Hosho Find 25% Smart Contracts Contain Critical Bugs
For every problem that smart contracts solve, they appear to introduce another. Security firm Hosho, which has forged a new partnership with community managers Amazix, has discovered that 25% projects contains critical vulnerabilities. In a week where EOS has made news for all the wrong reasons over a RAM vulnerability, a code auditor has revealed the prevalence of smart contract bugs.
$1 Billion Is No Guarantee Against Bugs
$1 billion. That’s the amount raised by the projects whose smart contracts Hosho has audited. The security firm claims to have audited more smart contracts than any other industry player. Despite the significant human and financial resources at their disposal, many of these projects could have been crippled had they neglected to have their code thoroughly scrutinized. 25% of the projects Hosho has audited were found to have critical bugs, and some 60% of all projects they saw had at least one security issue.
Ethereum, the ICO economy’s go-to launchpad, has been the worst affected, with stories abounding of exploitable code that’s led to millions of dollars of ether being stolen or locked up. While smart contract platforms such as Stratis are pushing the availability of debugging deployment suites and professional decompilers that come with using C#, Ethereum’s Turing-complete system leaves higher margin for error. Enlisting the support of a third party specializing in smart contract audits, while not foolproof, is the best bet against shipping bug-filled code. Identifying and eliminating all potential security holes is a Sisyphean task, and one which even experienced Solidity developers struggle with.
Smart Contract Testing as a Service
While it is industry practice to have smart contracts audited before a tokensale, projects which have yet to raise funds could be tempted to cut corners and skimp on this task. Doing so can prove fatal, however, with the worst bugs leading to wallets being drained, or buffer overflow exploits being manipulated to alter account balances. Several Ethereum-based projects have been forced to conduct token swaps after screwing up their 1st attempt at a smart contract.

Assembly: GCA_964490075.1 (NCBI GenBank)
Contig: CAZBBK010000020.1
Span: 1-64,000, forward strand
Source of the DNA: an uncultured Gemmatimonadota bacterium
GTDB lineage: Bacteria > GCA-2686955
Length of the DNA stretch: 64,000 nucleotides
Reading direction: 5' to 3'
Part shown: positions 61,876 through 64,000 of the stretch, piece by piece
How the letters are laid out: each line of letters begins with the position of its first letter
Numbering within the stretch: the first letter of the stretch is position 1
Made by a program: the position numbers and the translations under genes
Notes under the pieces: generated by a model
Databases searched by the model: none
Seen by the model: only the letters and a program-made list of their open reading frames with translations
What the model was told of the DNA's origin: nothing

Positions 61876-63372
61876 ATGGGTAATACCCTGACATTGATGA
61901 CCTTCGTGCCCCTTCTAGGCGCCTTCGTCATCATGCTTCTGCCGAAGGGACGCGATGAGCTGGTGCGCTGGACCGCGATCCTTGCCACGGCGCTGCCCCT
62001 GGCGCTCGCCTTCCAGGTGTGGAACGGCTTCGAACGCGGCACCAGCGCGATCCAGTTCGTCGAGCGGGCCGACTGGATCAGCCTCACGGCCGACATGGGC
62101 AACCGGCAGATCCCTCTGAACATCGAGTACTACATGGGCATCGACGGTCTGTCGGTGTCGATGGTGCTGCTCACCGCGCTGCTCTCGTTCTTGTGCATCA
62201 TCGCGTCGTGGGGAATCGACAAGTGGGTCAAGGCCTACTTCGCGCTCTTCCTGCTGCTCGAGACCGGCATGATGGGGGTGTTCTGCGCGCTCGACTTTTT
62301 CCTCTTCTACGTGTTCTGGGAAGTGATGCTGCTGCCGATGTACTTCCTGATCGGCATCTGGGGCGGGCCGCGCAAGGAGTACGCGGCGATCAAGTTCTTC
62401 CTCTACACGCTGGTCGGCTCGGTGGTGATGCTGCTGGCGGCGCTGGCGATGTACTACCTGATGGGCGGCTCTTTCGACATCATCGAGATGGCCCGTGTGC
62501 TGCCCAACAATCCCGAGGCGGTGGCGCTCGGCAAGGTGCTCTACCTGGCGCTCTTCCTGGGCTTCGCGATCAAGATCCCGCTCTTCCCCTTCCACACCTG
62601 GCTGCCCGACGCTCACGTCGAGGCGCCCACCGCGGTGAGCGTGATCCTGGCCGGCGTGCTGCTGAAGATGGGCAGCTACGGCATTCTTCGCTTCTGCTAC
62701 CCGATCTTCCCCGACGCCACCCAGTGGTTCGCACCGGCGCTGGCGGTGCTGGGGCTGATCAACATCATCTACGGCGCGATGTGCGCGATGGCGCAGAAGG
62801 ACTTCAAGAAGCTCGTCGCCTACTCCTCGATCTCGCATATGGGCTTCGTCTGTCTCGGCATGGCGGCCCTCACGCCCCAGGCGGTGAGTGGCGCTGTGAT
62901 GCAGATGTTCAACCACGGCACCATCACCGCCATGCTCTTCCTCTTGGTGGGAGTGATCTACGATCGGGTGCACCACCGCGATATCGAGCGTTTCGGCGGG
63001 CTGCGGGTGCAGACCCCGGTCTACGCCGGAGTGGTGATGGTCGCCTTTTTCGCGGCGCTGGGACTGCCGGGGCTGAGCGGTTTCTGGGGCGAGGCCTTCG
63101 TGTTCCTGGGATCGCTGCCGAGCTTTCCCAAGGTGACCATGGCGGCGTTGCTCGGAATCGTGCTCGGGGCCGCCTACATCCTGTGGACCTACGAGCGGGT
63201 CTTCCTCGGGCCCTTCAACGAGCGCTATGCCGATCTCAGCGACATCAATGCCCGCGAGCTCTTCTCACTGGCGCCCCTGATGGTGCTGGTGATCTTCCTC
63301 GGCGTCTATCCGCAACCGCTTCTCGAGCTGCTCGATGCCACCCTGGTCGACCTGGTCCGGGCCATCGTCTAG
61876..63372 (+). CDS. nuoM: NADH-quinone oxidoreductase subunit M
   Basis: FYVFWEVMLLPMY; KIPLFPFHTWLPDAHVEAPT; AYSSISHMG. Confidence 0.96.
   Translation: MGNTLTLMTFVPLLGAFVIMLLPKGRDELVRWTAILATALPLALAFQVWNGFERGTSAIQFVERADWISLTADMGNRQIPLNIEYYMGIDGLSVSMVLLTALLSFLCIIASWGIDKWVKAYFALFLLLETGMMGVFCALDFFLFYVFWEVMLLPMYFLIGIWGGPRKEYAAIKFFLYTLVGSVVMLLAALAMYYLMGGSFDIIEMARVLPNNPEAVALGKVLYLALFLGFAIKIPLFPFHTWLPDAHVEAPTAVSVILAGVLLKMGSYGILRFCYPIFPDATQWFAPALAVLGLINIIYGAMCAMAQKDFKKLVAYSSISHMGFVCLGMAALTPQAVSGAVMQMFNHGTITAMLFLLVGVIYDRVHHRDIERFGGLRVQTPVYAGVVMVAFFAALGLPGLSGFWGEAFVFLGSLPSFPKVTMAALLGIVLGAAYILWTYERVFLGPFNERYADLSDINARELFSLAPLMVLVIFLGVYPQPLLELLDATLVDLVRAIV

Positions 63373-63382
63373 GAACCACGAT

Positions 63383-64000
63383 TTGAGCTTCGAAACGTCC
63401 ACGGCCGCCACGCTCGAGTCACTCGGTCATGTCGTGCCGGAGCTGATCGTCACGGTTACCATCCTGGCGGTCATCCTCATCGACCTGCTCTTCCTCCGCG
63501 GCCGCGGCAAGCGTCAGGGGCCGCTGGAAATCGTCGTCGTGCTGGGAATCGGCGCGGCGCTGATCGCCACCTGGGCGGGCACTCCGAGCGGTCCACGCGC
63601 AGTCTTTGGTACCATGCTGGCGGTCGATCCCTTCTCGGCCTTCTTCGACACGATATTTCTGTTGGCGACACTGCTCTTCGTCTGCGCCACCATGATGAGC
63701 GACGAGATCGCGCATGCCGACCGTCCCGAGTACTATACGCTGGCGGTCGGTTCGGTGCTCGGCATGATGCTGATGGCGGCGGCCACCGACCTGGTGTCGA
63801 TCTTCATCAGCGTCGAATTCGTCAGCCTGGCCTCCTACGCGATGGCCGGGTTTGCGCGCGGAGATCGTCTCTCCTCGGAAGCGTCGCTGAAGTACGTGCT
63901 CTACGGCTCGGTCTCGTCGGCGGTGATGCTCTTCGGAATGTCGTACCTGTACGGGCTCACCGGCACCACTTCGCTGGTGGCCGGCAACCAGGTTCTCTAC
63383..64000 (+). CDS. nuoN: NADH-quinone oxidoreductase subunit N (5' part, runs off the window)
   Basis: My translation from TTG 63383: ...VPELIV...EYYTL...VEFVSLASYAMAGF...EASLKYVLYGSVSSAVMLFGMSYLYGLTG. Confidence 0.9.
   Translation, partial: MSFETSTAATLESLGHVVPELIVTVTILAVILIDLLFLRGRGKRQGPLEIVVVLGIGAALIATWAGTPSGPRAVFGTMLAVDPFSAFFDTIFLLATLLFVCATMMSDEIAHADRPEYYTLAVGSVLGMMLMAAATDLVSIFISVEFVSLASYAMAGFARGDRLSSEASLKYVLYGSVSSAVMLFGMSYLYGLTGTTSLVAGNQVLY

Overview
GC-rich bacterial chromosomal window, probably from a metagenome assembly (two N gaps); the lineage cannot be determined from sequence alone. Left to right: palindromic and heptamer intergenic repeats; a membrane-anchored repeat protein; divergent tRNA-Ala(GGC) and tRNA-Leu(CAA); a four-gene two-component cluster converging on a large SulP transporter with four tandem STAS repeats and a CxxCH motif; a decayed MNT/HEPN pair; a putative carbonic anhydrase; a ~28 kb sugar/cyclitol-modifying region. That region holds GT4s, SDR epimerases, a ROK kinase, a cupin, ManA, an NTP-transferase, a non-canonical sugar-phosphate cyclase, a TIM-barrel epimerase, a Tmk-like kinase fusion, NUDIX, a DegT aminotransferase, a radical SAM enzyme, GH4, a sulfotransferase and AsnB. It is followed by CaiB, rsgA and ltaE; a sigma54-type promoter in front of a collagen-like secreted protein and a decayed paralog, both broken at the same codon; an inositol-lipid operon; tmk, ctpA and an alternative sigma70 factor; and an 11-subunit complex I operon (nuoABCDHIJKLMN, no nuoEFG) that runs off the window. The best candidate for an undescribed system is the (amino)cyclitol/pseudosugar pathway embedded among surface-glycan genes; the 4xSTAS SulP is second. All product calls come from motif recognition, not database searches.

In EOS land this week, all energies have been focused on patching a RAM exploit that’s recently been detected. It allows a malicious user to “install code on their account which will allow them to insert rows in the name of another account sending them tokens. This lets them lock up RAM by inserting large amounts of garbage into rows when dapps/users send them tokens.”
Amazix, the preeminent community management and consultancy firm within the token economy, has now partnered with Hosho to provide its clients smart contract auditing. “In the lack of industry standards, we see smart contract auditing and penetration testing to be essential elements of good security in blockchain systems,” stated Amazix CMO Kenneth Berthelsen. “In our view, there are no better qualified people to do this than Hosho engineers.” Proponents of cryptocurrencies find smart contracts eventually infiltrating everything from insurance to dispute resolution. Before that may happen, developing trust in the code that governs them will be crucial.